Bitcoin’s reported $172 billion market cap may be a point of pride for cryptocurrency enthusiasts everywhere, but how accurate is it as a measure of Bitcoin’s worth? Not much. In fact, new data from CoinMetrics suggests the true Bitcoin price amounts to far less than…
Bitcoin’s reported $172 billion market cap may be a point of pride for cryptocurrency enthusiasts everywhere, but how accurate is it as a measure of Bitcoin’s worth?
In fact, new data from CoinMetrics suggests the true Bitcoin price amounts to far less than we’re led to believe.
The market cap of Bitcoin is calculated by multiplying the number of coins in circulation by the current coin price. Hence 17,905,500 BTC at $9,605 per coin results in a market cap of $171.9 billion as I write this.
But this method assumes all coins have the same market value, when in fact most were bought at different times – and at radically different prices.
According to CoinMetrics, “Realized cap” takes this into account, rather than quote a price that values nearly 18 million coins – many of which are lost forever – based on what the last one traded for:
“Realized cap, on the other hand, values each coin at the time it was last exchanged. So if a coin was last touched for $2,500 in 2017, that particular coin would be priced at $2,500 instead of the current market price.”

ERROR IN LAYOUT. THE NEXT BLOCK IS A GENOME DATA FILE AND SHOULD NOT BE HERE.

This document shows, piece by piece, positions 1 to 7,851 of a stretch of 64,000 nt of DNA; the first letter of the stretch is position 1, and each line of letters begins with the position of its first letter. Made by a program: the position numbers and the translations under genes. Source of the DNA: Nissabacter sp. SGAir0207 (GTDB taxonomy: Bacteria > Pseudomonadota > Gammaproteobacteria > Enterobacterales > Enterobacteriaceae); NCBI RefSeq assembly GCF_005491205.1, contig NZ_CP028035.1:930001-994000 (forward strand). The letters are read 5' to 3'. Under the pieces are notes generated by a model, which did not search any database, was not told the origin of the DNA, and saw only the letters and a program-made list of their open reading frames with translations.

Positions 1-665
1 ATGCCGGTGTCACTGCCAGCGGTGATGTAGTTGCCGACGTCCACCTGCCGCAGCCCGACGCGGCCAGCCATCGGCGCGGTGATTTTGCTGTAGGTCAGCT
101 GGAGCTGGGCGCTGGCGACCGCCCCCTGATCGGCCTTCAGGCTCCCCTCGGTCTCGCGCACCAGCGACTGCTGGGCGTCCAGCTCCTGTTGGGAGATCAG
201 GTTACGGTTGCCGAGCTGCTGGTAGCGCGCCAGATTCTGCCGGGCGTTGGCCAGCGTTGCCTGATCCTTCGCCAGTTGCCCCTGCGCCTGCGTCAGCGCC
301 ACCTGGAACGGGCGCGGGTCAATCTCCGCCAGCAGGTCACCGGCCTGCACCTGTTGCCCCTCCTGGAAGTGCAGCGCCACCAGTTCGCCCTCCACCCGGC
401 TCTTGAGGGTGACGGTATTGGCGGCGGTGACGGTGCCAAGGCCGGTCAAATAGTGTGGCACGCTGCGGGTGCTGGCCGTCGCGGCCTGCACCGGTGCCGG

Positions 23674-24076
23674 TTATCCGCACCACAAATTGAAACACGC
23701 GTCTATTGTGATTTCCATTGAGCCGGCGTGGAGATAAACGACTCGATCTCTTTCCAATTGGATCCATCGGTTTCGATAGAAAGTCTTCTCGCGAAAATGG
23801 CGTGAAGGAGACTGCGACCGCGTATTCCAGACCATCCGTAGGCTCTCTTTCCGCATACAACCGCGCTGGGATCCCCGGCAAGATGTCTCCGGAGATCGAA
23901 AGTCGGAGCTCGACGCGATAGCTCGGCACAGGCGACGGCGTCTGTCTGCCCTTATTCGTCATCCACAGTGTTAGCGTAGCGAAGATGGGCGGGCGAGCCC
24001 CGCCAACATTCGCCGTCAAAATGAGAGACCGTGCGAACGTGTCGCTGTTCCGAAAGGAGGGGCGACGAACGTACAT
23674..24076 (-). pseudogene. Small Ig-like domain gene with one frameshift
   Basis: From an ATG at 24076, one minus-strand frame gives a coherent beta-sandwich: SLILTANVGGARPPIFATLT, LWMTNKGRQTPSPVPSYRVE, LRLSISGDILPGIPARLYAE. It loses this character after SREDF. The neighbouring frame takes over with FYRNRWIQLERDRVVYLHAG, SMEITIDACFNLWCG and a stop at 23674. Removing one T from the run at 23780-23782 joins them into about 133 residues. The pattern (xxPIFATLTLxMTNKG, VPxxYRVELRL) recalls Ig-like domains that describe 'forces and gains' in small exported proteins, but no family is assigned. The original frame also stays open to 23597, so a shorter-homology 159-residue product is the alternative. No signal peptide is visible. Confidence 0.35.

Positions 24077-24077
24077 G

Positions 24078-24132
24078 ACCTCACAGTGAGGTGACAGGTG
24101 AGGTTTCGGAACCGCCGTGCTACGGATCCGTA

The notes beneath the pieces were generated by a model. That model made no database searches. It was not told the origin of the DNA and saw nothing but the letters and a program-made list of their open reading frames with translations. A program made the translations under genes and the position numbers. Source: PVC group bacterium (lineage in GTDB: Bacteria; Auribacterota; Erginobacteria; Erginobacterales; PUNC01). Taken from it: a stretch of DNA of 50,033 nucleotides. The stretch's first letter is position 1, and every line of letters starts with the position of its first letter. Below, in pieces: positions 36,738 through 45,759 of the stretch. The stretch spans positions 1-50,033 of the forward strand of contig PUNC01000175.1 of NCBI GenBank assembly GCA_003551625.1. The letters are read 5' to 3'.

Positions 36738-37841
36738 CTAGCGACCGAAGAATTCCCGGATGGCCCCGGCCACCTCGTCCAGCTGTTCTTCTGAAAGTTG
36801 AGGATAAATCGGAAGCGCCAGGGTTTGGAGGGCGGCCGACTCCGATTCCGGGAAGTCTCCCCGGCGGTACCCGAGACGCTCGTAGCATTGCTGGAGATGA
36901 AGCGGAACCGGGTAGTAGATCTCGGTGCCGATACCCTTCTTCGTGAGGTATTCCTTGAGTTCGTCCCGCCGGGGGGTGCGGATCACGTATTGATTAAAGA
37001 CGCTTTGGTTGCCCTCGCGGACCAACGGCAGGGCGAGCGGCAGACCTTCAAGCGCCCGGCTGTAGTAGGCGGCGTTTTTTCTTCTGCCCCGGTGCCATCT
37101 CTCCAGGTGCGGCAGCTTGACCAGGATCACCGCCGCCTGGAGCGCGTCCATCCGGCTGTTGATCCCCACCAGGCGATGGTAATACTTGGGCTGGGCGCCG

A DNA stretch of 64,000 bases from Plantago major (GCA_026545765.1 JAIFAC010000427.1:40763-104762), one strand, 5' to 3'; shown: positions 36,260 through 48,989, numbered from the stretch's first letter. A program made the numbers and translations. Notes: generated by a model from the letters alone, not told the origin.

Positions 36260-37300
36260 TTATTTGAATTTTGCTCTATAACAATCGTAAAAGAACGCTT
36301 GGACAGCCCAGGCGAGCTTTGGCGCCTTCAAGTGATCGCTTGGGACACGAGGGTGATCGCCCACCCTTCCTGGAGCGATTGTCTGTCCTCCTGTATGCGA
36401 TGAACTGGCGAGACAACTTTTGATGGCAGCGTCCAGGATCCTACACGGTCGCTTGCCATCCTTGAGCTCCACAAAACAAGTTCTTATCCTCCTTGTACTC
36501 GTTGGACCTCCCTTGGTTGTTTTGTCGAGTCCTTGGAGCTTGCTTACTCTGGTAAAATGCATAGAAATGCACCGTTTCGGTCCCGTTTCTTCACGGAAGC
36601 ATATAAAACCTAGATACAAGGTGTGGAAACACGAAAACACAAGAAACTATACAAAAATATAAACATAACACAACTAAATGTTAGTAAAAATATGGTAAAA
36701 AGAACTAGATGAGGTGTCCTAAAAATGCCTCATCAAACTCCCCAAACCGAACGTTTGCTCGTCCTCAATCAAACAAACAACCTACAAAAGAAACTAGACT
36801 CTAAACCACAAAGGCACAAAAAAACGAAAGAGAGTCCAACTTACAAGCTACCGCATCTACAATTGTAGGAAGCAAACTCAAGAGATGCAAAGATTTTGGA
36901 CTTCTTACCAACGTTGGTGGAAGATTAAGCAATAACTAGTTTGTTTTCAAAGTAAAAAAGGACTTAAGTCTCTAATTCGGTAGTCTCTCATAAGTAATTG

Using this method reveals Bitcoin’s total realized market cap to be just $100 billion – a 41% reduction on what’s displayed on CoinMarketCap.
In fact, Bitcoin’s realized cap only just crossed the $100 billion barrier on August 25th. That’s right, the “realized Bitcoin price” just hit a new all-time high, even though BTC is nominally worth less than half of its December 2017 peak.
These calculations use the last time a coin was transferred to calculate the price it was purchased at, so there is still room for error.
However, it’s not all bad news, because the same data shows that Bitcoin is slowly drawing closer to its true value.
The chart below shows the distribution of holders ordered by the price range at which they bought Bitcoin. As you can see, the largest weighting of holders can be found in and around the $10,000 range.
However, this wasn’t always the case. As recently as January 2018, the majority of coin holders were those who had bought in closer to the $20,000 range, as seen below.
The reduction in those red bars over the past 18 months is a sign that many high-priced holders have sold off their assets.
This is good news for Bitcoin’s price stabilization since it means the majority of those who are most likely to sell have already done so.
Click here for a real-time Bitcoin price chart.
Last modified: August 30, 2019 5:18 PM UTC